The final act of the movie wraps up the conflict. The sisters find the ship that their parents died in six years ago washed up on a beach, and learn that they were heading to the mythical memory river, which is real!! Elsa pushes Anna away and goes to the memory river on her own, which turns out to be a memory glacier (“Glaciers are flowing ice!”, she proclaims).
There, she discovers what actually happened on the day her father told her about. The current king, her grandfather, erected the dam as a military ploy. During the celebration, he attacked the unarmed Northuldra leader. Great. But in discovering this, she goes “too far” into the glacier and freezes. Just before she is paralyzed by the ice, she manages to send a message to Anna, who realizes that she must destroy the dam.
But first, Olaf turns into a normal pile of snow because Elsa’s magic doesn’t work in her frozen state. This “death scene” is probably my favorite scene of the movie because of its solemnity. Too bad that it’s undermined when Elsa brings him back to life in the next paragraph. Then, Anna sings a sad song that drags. Maybe I’m being too hard on her, because as far as she knows, her sister and her best friend are both dead. Either way, she motivates herself to get moving and successfully destroys the dam by agitating the giants until they chase her.
Once the dam is destroyed, the fog lifts from the forest and Elsa unfreezes. As a massive wave of water2 rushes downstream from the breached dam, Elsa rides a water spirit horse thing from the memory glacier to her kingdom. Despite the fact that the memory glacier is much further from the kingdom than than enchanted forest (and that she was revived at the same time the dam was breached), she manages to arrive at her kingdom before the wave and use her ice powers to prevent any damage occurring to her kingdom. From there it’s all sunshine and roses. Elsa brings Olaf back to life, Kristoff proposes (not to Ryder, but to Anna), and Elsa makes Anna the leader of the kingdom, choosing to move to the enchanted forest to live with the Northuldra.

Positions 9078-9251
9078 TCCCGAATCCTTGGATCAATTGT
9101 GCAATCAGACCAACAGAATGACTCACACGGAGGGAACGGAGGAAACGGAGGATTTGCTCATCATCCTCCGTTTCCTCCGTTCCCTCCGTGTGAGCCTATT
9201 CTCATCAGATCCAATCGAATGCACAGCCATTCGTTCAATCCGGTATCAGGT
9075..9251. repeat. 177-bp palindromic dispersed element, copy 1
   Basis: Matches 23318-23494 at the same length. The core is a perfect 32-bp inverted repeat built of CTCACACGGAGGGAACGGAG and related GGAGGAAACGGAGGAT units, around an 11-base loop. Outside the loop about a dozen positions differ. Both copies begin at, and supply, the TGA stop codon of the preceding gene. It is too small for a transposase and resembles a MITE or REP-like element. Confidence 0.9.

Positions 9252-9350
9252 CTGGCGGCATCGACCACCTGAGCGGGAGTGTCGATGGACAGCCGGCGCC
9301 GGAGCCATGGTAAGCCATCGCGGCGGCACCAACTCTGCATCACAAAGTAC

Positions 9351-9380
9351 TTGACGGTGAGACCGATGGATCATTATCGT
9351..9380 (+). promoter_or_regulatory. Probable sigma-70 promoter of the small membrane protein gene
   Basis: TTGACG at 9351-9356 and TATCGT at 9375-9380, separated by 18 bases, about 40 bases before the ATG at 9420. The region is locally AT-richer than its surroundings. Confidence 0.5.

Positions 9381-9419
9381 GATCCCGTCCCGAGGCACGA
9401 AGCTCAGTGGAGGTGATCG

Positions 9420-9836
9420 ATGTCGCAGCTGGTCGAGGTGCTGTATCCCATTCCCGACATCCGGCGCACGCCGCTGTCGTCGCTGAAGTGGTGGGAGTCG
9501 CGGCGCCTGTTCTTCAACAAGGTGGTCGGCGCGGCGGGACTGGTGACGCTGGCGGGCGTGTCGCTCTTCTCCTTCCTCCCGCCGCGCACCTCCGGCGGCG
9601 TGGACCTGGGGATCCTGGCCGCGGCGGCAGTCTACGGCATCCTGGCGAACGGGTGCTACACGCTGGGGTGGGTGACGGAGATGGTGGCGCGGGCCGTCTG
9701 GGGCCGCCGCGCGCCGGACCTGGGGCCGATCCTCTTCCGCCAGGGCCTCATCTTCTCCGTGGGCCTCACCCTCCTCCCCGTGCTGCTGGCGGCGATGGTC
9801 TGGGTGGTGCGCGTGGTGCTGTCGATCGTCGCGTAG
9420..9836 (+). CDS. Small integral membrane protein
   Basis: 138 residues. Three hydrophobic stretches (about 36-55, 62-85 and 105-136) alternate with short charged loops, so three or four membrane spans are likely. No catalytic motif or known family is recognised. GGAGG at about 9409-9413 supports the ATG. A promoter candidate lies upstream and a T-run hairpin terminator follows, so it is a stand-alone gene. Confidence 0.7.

And they all lived happily ever after.
Sooooo, Frozen Ⅱ’s big problem (in my view, obviously) is the lesson that the film teaches. To review, Elsa’s grandfather, as the leader of the kingdom, did a horrible thing to the Northuldra people which cut them off from the outside world for 34 years and took away their magical spirits. In return, he and his kingdom suffered no consequences3. It would have been much better if the kingdom had actually been hit by the massive wave. That could have been the atonement that Elsa’s kingdom badly needed. But instead, the Northuldra, the victims, suffered for decades, and the Arendelle, the aggressors, carried on as normal. The destruction of the kingdom would have made better sense in the plot as well, because (as mentioned above), Elsa travels ridiculously fast to somehow beat the wave and save her kingdom. That castle did not deserve saving.
And then the kicker is that Elsa moves in with the Northuldra. It isn’t explicitly said that she becomes their leader, but it feels plausible given the statements made at the end of the movie:
“The spirits all agree: Arendelle deserved to stand” –Elsa
“You belong here” –Honeymaren (a Northuldra) to Elsa
“Keep looking after the forest” –Anna to Elsa, in a letter
So, Frozen Ⅱ is the story of an aggressive kingdom that doesn’t pay for its actions and rights its wrongs by colonizing a nearby society. Or, in a slightly more charitable read, there are no bad systems, just bad people.
Go see Parasite instead. Go in knowing nothing. You’ll enjoy it.
- Letterboxd review (viewing 1)
- Letterboxd review (viewing Ⅱ)
- Letterboxd review (viewing 3)
- Letterboxd review (viewing 4)
It’s always bugged me that this is how they spell the character’s name. To me, “Anna” is pronounced “Anne-uh” and “Ana” is pronounced “on uh,” but Frozen’s “Anna” is pronounced like “Ana.” ↩︎
which is actually spectacular, by the way. I loved seeing that water rush down the river and it looked damn good. ↩︎
Actually, he did die during the battle but I don’t think that’s an appropriate consequence given what he did. ↩︎